The Court of Appeals just published Hugenburg v. West American Ins. Co., 2004-CA-001472-MR, a case with an excellent discussion of the tort “negligent supervision.” The case arose after “Mikael”, a 15 year old, got drunk and wrecked a car injuring one of the passengers, Brad Fritz. Fritz’s parents sued Mikael’s parents, claiming negligent supervision of their son on the night of the accident. The trial court granted the Hugenburg’s summary judgment on this claim.

The Hugenburg Court discussed the tort at length. “The essence of a negligent supervision claim is that the parent’s failure to exercise due care made it possible and probable that the child would injure another.” “Kentucky’s highest court has cited, with approval, the following description of a parent’s duty to supervise or control the minor child:

A parent is under a duty to exercise reasonable care so to control his minor child as to prevent it from intentionally harming others or from so conducting itself as to create an unreasonable risk of bodily harm to them, if the parent
(a) knows or has reason to know that he has the ability to control his child, and
(b) knows or should know of the necessity and opportunity for exercising such control. (emphasis added).

“The existence of a parent’s duty to control a minor child largely turns on the foreseeability of the child’s injurious conduct.” “A duty to control the child may also arise where the child previously committed a very similar act and there are circumstances making it foreseeable that the child might later commit the specific act at issue.” “Parents are not required to be prescient, however.” “When determining whether a child’s injurious conduct was foreseeable, the trial court should consider only those facts that the parents knew, or should have known, about before the incident at issue.”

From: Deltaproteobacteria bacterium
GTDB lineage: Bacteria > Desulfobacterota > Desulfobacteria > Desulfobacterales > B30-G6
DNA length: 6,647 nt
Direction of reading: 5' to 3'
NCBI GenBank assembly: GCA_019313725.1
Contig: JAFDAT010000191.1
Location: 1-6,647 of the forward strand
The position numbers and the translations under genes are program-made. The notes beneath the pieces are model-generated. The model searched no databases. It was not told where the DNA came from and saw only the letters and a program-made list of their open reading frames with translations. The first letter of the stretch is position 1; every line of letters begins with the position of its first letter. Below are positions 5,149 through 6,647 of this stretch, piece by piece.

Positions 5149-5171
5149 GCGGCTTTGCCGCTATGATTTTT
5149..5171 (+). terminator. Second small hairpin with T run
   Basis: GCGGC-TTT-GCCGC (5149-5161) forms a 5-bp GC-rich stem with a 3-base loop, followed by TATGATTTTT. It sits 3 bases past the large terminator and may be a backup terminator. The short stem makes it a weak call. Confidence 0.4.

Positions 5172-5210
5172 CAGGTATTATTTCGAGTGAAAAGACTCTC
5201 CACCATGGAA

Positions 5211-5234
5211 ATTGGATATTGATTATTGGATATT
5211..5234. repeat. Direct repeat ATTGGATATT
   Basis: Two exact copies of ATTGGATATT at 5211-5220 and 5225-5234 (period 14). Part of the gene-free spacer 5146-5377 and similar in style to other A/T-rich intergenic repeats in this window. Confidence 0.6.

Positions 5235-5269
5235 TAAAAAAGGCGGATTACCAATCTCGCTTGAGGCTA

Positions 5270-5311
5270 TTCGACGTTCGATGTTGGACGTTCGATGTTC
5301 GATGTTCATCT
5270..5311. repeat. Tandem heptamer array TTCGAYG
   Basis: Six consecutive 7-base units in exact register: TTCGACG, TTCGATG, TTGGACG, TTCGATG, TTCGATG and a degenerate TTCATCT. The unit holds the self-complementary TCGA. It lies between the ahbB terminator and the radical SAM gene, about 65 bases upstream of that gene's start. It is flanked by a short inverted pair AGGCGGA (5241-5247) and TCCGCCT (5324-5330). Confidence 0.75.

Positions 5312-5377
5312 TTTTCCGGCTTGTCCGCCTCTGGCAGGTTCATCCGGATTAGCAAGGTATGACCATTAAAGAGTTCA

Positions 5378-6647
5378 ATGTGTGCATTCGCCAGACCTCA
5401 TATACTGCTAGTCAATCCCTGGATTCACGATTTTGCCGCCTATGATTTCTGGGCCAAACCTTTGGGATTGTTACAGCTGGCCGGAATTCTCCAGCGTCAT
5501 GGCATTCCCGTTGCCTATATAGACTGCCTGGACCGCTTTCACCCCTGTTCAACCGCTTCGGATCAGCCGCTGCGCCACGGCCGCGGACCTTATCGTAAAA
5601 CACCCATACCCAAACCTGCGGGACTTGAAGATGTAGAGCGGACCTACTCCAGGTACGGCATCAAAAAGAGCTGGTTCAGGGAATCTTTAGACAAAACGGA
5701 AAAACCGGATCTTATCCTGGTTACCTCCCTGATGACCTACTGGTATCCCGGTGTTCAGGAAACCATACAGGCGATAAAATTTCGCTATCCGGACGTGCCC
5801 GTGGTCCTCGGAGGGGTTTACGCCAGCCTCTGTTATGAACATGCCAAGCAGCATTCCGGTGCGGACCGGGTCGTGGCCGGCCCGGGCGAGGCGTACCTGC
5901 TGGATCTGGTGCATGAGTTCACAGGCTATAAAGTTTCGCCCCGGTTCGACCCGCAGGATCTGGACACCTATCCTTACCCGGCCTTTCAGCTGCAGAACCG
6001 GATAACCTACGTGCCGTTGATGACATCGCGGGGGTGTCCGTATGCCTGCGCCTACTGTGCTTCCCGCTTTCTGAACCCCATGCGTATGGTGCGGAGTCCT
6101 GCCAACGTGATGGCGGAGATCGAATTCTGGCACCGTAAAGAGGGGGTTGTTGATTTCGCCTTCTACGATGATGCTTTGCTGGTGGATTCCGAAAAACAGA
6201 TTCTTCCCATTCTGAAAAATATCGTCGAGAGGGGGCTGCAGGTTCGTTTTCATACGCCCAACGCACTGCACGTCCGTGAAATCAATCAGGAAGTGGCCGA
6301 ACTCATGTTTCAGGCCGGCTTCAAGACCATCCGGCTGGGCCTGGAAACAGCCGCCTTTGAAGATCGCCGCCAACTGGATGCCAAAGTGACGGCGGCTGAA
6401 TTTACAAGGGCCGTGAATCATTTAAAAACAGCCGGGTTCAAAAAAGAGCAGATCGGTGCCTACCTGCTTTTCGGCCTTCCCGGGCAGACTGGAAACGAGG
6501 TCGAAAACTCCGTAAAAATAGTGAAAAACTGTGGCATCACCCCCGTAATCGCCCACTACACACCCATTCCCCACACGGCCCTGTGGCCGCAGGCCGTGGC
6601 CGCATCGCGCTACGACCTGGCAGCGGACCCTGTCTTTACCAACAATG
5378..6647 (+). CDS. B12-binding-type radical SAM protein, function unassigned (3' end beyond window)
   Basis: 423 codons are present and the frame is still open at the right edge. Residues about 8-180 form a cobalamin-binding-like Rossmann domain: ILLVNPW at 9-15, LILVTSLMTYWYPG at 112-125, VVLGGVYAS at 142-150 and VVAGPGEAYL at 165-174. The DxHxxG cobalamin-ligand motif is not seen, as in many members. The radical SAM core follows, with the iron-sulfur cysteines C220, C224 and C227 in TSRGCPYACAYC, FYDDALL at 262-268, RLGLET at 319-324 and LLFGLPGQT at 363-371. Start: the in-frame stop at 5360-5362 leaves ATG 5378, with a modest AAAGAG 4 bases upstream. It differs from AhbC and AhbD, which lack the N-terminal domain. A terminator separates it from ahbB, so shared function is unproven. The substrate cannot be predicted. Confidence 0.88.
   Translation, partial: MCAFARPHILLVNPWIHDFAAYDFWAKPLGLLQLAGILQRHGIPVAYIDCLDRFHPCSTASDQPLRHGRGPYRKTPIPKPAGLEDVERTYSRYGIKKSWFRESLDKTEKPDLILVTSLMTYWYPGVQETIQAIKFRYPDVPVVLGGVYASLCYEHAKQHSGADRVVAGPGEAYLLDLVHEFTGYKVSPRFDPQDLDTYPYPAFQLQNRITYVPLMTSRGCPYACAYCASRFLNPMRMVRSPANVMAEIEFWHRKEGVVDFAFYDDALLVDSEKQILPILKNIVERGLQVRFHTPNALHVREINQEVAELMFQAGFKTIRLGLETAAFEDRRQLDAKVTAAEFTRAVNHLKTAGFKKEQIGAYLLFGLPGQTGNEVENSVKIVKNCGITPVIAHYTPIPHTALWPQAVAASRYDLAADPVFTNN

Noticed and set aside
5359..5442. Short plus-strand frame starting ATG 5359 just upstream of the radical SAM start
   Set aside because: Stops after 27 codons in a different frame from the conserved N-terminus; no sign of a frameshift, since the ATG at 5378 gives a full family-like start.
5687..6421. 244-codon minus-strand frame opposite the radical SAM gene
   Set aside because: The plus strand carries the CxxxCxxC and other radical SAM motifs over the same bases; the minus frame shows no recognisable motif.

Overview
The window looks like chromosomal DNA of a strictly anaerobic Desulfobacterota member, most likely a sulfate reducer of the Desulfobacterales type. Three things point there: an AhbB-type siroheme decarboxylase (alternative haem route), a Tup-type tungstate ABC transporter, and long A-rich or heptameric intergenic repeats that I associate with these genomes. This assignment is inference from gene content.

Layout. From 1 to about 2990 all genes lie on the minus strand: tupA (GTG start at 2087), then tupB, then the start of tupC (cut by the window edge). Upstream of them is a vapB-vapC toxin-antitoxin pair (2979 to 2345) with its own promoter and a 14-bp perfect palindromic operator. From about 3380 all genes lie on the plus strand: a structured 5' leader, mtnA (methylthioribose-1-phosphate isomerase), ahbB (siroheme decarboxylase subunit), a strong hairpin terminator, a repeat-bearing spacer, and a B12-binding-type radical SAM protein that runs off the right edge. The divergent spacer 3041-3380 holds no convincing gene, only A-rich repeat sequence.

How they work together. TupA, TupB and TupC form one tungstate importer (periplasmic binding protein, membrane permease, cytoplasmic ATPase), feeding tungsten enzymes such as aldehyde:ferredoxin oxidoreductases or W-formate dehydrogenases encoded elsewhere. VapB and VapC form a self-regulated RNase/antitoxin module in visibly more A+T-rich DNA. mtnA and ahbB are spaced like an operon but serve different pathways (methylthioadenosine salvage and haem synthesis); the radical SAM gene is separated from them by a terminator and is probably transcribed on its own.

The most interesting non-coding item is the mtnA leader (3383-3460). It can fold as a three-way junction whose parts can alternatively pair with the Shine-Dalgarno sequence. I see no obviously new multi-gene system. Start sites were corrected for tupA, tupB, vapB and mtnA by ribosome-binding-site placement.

The Hugenburg Court found that “knowledge of one driving lesson with his mother, two isolated incidents of drinking, and one incident of being in an unsupervised house with peers who may have intended to drink were insufficient to render Mikael’s conduct foreseeable.” The Hugenburg Court specifically disagreed with the Fritz’s contention that separate violations of the two “would inevitably and eventually combine, causing injury to someone.”

The Hugenburg Court also found that the Fritz’s had failed to present evidence of “actual ability to control of Mikael.” “The duty to control one’s child and prevent injurious behavior depends, in part, on the actual, physical ability to do so.” “It is not negligence per se for parents to fail to monitor their teenager twenty-four hours a day when the parents are not aware of, and have no reason to be aware of, any particular risk necessitating such intensive monitoring.” The mere fact that parents do not have the ability to exercise control is not, in and of itself, proof that the parents violated a duty…”

Comment: The opinion is important because it clears up many of the myths and misunderstandings of the tort, “negligent supervision.” Its name implies that one need only fail to supervise another who causes harm. This is not the tort at all. The tort requires two elements to be present. In this case, parents must have knowledge or facts imparting knowledge of the likelihood of injury (foreseeability) before a duty will attach. Even then, the parents must have the opportunity to control their child at that time. The mere failure to supervise their child does not establish liability on its own. This is a very well thought out and reasoned opinion applied to the facts in this case. Hopefully, this opinion will clear confusion on this tort and dispose of “catch all” claims of “negligent supervision” in cases involving minors.